By Gaby Galindo
LOGOS ASSISTANT EDITOR
Max, my giant German-Shepherd-Great Dane mix, and I were inseparable from the moment we met.
He was my best friend and we understood each other like no one else could. We did everything together and I couldn’t imagine my life without him. Until reality set in and I am forced to learn how quickly. After my Max passed away, I wasn’t sure my heart was ready for another dog again. I felt an immense pang of guilt in the pit of my stomach at the thought of “replacing” him with another dog.
As time went on however, the stillness and silence that hung throughout the house became just unbearable. Small reminders of his presence still lingered around the house. Large tufts of fur collecting under the couch. The teeth marks on the chairs from his teething phase to the giant claw marks on the door from when he wanted to come inside the house, still remained. At times, I would catch myself calling, whistling, and beckoning to my best friend, only to realize they would not be answered, at least not in this life.
It became too much. Then one sweltering summer day, my family and I came across this small, shivering, mangy pup at an animal shelter. He was covered in thin patches of golden-brown fur. One look into his pouting puppy face and we instantly fell in love. I knew then that I was wrong to think that having another dog would disgrace the memory of Max. On the contrary, there is no better way to honor his life than to save another. To adopt a dog and give him the same love and devotion I showed Max.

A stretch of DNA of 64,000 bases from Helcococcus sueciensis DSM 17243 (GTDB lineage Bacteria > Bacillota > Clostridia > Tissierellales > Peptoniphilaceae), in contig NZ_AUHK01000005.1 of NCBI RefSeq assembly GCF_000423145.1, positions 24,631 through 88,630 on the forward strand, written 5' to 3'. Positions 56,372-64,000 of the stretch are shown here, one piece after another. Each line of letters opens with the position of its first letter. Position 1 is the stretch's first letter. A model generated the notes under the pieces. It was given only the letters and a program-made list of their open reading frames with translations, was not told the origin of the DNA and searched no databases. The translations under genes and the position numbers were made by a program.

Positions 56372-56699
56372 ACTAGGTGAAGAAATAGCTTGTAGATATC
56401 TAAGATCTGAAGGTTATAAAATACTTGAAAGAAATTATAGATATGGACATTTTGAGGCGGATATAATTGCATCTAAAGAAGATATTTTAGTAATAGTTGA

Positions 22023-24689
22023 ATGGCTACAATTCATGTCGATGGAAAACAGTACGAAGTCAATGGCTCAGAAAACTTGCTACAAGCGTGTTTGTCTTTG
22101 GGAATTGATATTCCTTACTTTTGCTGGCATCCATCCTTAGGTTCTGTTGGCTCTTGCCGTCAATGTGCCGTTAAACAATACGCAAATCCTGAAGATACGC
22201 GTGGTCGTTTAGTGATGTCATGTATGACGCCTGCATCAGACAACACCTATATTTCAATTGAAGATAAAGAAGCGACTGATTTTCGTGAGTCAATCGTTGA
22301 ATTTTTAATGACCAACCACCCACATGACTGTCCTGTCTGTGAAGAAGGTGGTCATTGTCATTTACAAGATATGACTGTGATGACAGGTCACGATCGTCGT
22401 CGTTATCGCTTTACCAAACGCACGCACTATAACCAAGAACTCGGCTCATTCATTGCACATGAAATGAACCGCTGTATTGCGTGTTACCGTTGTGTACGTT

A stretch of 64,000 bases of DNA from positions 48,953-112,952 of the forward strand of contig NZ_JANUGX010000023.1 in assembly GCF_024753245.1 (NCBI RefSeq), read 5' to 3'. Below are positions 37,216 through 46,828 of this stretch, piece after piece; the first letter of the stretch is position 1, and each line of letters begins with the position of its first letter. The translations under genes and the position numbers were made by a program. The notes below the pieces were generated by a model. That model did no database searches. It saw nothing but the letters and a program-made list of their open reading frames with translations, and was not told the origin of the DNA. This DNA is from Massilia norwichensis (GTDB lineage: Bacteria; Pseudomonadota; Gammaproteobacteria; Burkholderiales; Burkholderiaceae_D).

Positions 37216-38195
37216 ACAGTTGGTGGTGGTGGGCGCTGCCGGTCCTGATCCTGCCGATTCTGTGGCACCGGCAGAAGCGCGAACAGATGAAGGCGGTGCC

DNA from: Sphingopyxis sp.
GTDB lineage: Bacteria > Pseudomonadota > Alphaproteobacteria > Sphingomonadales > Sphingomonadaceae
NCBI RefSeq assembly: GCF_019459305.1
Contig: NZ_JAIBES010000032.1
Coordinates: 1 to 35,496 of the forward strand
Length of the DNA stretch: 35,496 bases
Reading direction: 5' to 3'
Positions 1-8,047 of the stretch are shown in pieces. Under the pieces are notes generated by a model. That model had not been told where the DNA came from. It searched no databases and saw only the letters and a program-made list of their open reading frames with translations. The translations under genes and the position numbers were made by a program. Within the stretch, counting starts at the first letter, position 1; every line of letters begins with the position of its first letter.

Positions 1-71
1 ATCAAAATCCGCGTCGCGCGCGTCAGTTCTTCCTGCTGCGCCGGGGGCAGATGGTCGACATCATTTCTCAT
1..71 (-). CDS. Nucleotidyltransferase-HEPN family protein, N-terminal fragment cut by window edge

We named him Nacho, after the legendary hero from “Nacho Libre,” and took him home. As we grew to know one another, I recognized the same unmistakable curiosity, energy and zest for life I saw in Max. I was convinced a part of Max’s spirit lived inside Nacho, that Max sent him to love and take care of us in his absence.
At the same time we were totally unprepared for chaos that ensued once Nacho came into our lives. Out of all the dogs I’ve ever known, Nacho is without a doubt the most troublesome. He consumed, gnawed and destroyed everything within reach. He became attributed with names such as “Piranha with Fur,” “Monster Mutt” and “Cujo.” He ate steel wool brushes, napkins, trash, towels and blankets, shoes, toys, clothes, wood, plastic, rocks, dirt, and even pieces of concrete from the back yard. At one point he even chewed through a prescription bottle and ate the contents inside. After a crazed drug trip and two days in the vet ER, he went back to his usual shenanigans. It’s truly a miracle he’s survived this long, after so many close calls. We usually attribute his behavior as part of puppyhood, but sometimes wonder whether or not he has all his marbles “upstairs.”
Nonetheless, we love him all the same. He may give us plenty of headaches and heart attacks, but he also gives us so much joy and laughter. Life has been a wild, exciting adventure with Nacho, and I cherish every moment with him, good and bad. It’s been a year since we adopted him and he’s become a bit more behaved. A BIT. He doesn’t chew on everything as much and is content with the occasional rawhide or chew treat. Nacho still gets pretty hyper, but he’s still learning and with patience, discipline, and lots of love I know he’ll be just fine.
E-mail Galindo at firstname.lastname@example.org